Q: What do a Black Russian and a Dirty Girl Scout have in common?
A: The ingredient in today’s food holiday! And you thought it was the start of a naughty joke…
February 27 is both National Strawberry Day and National Kahlua Day. Since strawberries aren’t in season until June – the really good ones, anyway (nothing beats Oregon and Washington strawberries!) – we decided to celebrate Kahlua. This coffee flavored liqueur is always in season!
In the 1930s, the Alvarez brothers were harvesting premium arabica coffee beans from their field in Veracruz. They enlisted the aid of a local entrepreneur and budding chemist, Senor Blanco, to use their beans in a new liqueur he was developing. Nice to know he wasn’t wasting his time on something silly like a cure for cancer. Another chemist, Montalvo Lara, refined the recipe in the early 1960s. (Apparently, Veracruz – one of Mexico’s states – is known for delicious coffee, fine art, and chemists who dabble in alcoholic concoctions). Lara’s unique flavor combination – coffee and vanilla – caught the attention of Jules Berman, an American art collector, who began importing the drink (named after the Arabic slang word for coffee, “kahwa”). He sold the recipe to Hiram Walker and Sons in 1964, then sat back and got filthy stinkin’ rich as Kahlua became the #1-selling coffee liqueur in the world.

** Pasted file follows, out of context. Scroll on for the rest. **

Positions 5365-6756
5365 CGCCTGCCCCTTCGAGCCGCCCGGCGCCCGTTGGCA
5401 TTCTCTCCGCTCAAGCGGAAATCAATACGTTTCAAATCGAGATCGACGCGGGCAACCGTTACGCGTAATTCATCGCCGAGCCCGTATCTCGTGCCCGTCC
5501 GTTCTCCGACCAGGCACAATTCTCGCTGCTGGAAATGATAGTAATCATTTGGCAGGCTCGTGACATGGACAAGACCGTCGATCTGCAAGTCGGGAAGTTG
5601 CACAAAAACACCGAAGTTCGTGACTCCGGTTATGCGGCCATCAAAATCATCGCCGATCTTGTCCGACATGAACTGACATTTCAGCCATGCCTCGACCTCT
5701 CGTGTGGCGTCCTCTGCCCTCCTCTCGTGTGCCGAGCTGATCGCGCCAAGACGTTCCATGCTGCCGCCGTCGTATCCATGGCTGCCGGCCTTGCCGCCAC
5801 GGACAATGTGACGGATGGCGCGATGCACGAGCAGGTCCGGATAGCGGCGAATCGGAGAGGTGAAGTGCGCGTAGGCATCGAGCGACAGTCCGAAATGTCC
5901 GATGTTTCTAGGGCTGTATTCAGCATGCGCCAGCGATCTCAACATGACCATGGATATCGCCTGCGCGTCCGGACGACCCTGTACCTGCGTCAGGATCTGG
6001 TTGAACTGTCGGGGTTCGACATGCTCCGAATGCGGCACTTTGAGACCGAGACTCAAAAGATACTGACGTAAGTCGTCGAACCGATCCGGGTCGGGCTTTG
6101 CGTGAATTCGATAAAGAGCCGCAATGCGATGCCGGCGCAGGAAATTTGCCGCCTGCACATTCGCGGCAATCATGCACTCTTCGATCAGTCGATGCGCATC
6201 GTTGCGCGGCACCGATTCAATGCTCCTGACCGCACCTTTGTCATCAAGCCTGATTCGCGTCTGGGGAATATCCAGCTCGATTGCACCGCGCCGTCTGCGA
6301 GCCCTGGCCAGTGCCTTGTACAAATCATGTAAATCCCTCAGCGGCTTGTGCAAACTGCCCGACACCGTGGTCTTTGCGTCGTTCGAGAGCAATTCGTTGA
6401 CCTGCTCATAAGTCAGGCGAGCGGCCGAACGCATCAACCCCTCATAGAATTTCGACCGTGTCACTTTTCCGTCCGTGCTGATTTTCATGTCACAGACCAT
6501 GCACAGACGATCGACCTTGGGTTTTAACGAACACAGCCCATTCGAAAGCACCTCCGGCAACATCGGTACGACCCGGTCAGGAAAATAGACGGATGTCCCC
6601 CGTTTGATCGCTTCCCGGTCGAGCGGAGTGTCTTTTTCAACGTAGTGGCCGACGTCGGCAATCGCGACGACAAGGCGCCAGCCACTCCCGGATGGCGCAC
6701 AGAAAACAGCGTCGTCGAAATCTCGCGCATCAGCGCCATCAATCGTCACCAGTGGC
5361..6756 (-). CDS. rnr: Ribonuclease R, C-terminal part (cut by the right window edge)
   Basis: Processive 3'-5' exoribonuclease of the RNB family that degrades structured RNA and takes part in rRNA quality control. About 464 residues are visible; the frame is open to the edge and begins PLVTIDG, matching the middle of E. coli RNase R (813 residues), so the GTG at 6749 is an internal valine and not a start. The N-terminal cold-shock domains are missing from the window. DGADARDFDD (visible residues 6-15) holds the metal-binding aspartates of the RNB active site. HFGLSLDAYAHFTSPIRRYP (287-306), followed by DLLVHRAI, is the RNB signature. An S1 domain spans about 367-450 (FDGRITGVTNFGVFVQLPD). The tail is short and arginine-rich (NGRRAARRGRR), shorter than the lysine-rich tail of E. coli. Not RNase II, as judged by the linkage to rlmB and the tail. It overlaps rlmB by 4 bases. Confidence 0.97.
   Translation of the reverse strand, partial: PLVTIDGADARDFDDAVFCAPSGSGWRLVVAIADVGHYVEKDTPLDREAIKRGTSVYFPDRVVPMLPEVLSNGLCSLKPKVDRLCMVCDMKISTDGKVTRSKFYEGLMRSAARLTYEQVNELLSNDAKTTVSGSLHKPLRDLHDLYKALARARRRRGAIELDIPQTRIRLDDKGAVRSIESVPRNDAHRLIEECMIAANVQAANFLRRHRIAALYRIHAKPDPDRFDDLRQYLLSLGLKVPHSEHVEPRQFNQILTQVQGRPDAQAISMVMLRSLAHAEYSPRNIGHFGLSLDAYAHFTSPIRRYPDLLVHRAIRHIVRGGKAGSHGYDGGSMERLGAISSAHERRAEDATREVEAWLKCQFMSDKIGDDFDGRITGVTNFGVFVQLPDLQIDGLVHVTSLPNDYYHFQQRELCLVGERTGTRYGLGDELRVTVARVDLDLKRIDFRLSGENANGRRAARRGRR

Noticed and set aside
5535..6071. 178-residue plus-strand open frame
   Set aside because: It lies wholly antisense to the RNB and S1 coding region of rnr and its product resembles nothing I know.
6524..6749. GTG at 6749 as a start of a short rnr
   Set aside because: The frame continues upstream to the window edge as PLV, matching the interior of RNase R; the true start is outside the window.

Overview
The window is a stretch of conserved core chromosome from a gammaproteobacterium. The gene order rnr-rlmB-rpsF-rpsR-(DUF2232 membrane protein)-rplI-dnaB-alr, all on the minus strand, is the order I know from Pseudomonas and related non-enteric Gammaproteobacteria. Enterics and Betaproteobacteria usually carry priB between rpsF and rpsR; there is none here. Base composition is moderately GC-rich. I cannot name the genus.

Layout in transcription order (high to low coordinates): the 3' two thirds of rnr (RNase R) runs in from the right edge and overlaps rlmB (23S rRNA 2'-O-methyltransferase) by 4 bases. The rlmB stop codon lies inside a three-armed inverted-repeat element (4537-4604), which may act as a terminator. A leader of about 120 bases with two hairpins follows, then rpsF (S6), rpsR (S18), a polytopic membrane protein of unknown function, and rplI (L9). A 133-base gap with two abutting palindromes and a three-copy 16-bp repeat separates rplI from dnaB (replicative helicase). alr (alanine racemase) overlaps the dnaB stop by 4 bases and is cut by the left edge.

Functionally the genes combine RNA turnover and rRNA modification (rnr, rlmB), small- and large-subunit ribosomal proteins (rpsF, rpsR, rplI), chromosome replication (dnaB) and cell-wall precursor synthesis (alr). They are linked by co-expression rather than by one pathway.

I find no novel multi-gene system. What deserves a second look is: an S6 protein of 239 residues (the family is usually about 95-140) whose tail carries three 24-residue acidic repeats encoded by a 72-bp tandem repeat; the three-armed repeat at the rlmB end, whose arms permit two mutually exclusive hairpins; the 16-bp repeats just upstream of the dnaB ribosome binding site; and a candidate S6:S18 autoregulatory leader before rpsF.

Because of its premium ingredients and rich, distinctive flavor, Kahlua can be enjoyed on the rocks, or as the basis for a number of cocktails. In addition to the two mentioned above, it is used in the B52, White Russian and Mudslide, among others. It is also delicious served with milk or cream; Tara made this concoction for me once when I was visiting her in Nevada, and I immediately fell under its spell. So tonight, after dinner, we enjoyed a Kahlua and cream.
- Kahlúa Rum & Coffee Liqueur Roulade (thecookingapprentice.com)
- Homemade Kahlua and Irish Creme and Coffee Almond Caramel Corn (pegsgottado.wordpress.com)